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Saudi woman driver to be lashed
Court in Saudi Arabia sentences woman to 10 lashes for defying the country's ban on female drivers.
Last Modified: 27 Sep 2011 19:42

Amnesty International says a court in Saudi Arabia has sentenced a woman to 10 lashes for challenging a ban on women driving in the conservative kingdom.

The sentence comes two days after Saudi King Abdullah bin Abdulaziz Al Saud announced women would be allowed to vote and run in municipal elections for the first time in 2015.

"We are now working on a petition to the king ... asking him to stop the lashing order"

- Naila Attar, Saudi activist

He also promised to include them in the next all-appointed consultative Shura Council in 2013.

"Flogging is a cruel punishment in all circumstances but it beggars belief that the authorities in Saudi Arabia have imposed lashes on a woman apparently for merely driving a car", Philip Luther, an Amnesty regional deputy director, said in a statement on Tuesday.

"Allowing women to vote in council elections is all well and good, but if they are still going to face being flogged for trying to exercise their right to freedom of movement then the king's much trumpeted 'reforms' actually amount to very little."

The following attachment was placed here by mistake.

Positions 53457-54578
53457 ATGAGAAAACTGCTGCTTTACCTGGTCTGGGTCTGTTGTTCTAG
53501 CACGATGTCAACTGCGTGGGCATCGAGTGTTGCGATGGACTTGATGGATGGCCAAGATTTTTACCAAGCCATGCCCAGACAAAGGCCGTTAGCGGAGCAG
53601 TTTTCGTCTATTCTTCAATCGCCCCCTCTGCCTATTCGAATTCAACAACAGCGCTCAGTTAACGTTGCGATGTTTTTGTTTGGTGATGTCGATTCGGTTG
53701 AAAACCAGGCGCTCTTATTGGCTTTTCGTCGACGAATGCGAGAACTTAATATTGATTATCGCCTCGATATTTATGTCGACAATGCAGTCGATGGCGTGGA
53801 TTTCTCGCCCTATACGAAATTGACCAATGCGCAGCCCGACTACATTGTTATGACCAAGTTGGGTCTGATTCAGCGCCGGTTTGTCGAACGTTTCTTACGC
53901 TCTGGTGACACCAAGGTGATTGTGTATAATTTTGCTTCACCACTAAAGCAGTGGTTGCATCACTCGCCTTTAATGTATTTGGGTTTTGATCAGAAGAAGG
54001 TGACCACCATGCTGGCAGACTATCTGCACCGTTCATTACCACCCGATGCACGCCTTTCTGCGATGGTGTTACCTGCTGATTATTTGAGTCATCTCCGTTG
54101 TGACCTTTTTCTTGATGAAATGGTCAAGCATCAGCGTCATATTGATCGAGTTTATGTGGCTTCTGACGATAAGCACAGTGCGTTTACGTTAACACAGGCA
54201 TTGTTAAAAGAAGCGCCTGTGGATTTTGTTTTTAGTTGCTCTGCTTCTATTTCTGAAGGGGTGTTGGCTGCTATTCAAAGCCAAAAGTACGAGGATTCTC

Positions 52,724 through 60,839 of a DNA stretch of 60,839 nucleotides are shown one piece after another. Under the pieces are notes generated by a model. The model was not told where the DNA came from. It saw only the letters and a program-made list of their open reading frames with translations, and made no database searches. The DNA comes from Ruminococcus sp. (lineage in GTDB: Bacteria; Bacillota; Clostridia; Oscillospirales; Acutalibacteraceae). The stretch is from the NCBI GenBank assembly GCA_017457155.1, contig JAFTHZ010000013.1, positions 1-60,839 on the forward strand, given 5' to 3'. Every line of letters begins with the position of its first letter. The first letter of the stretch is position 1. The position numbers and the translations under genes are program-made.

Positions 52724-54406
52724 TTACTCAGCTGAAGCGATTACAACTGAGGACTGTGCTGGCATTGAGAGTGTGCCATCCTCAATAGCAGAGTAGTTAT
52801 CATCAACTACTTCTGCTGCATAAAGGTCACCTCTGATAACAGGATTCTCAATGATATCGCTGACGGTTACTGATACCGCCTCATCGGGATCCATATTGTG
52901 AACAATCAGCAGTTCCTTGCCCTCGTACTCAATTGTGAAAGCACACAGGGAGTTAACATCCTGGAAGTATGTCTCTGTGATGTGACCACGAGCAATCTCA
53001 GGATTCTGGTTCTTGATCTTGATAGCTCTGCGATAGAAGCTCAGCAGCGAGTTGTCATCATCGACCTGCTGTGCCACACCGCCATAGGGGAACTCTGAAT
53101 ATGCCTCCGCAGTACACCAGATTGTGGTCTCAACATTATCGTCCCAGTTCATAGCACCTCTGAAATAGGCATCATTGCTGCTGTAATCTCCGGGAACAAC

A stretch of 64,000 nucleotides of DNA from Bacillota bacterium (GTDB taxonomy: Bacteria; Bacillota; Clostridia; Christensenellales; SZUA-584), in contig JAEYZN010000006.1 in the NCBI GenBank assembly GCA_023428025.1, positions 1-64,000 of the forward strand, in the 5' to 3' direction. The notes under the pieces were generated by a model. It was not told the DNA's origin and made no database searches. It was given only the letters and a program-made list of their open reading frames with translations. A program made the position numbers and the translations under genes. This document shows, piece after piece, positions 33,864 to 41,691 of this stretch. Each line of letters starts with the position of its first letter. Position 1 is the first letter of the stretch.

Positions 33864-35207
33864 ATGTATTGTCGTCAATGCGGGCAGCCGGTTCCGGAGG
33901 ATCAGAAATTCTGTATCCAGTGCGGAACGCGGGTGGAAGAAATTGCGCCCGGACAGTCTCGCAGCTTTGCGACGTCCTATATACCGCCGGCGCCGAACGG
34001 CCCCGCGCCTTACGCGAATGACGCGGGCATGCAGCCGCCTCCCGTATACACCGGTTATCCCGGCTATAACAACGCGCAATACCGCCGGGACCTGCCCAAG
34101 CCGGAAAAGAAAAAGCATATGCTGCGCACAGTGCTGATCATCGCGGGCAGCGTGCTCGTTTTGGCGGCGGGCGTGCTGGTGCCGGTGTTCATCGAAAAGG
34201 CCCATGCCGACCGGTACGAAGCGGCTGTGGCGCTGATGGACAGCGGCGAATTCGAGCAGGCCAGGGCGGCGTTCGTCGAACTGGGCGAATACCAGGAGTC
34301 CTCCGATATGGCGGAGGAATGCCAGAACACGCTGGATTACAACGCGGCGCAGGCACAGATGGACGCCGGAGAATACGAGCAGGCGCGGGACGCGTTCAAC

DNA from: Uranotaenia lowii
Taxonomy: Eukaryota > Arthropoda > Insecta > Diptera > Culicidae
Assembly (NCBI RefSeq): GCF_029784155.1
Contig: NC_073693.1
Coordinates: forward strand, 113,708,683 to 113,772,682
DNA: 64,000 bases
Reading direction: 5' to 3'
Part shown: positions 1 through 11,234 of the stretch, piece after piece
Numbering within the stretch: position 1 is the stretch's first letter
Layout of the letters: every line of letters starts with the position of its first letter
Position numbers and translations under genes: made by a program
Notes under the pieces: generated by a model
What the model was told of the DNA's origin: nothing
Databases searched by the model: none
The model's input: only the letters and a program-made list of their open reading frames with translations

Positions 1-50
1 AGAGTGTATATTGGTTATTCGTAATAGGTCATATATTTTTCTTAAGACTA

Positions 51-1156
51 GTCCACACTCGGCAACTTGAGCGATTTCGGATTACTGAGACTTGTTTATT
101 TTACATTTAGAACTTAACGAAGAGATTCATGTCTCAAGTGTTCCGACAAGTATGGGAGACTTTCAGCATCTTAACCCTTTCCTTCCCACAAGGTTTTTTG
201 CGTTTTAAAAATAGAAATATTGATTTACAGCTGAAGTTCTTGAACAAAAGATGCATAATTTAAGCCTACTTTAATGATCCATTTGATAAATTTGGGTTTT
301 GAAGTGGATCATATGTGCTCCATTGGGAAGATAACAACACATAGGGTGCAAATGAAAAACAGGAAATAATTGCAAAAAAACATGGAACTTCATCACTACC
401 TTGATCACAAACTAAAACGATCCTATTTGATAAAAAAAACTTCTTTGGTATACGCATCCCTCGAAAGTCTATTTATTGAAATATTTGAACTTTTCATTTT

Two other women are also believed to be facing charges related to driving, the UK-based rights group statement said.

Driving 'a necessity'

Najla Hariri, one of the women facing charges, told the Reuters news agency: "They called me in for questioning on a charge of challenging the monarch on Sunday ... I signed a pledge not to drive again, although my driving was a result of necessity, not an act of defiance."

Under Saudi Arabia's laws, women require a male guardian's permission to work, travel abroad or even undergo certain types of surgery.

There is no written law banning women from driving, but there is a law requiring citizens to use locally issued licences while in the country.

Saudi women will be allowed to vote for the first time in 2015, but driving remains a banned activity [EPA]

Such licences are not issued to women, making it effectively illegal for them to drive.

In May, as pro-democracy protests swept across the region, some women in Saudi Arabia called for the right to drive.

A campaign dubbed Women2Drive issued calls on social media such as Twitter and Facebook to challenge the ban.

Some women posted on twitter that they drove successfully in the streets of Jeddah, Riyadh and Khobar while others said they were stopped by police who later let them go after signing a pledge not to drive again.

On May 22, Manal Alsharif, who posted a YouTube video of her driving in the streets of Khobar, was arrested.

She was later released, but her case proved a deterrent for many women.

"I am very upset and disturbed ... I believe that this is a message which intends to tell women that they will not get all their demands," Naila Attar, an activist and one of the women who organised the Baladi ('my country') campaign, said.

"We are now working on a petition to the king ... asking him to stop the lashing order," she said.

Source:
Agencies
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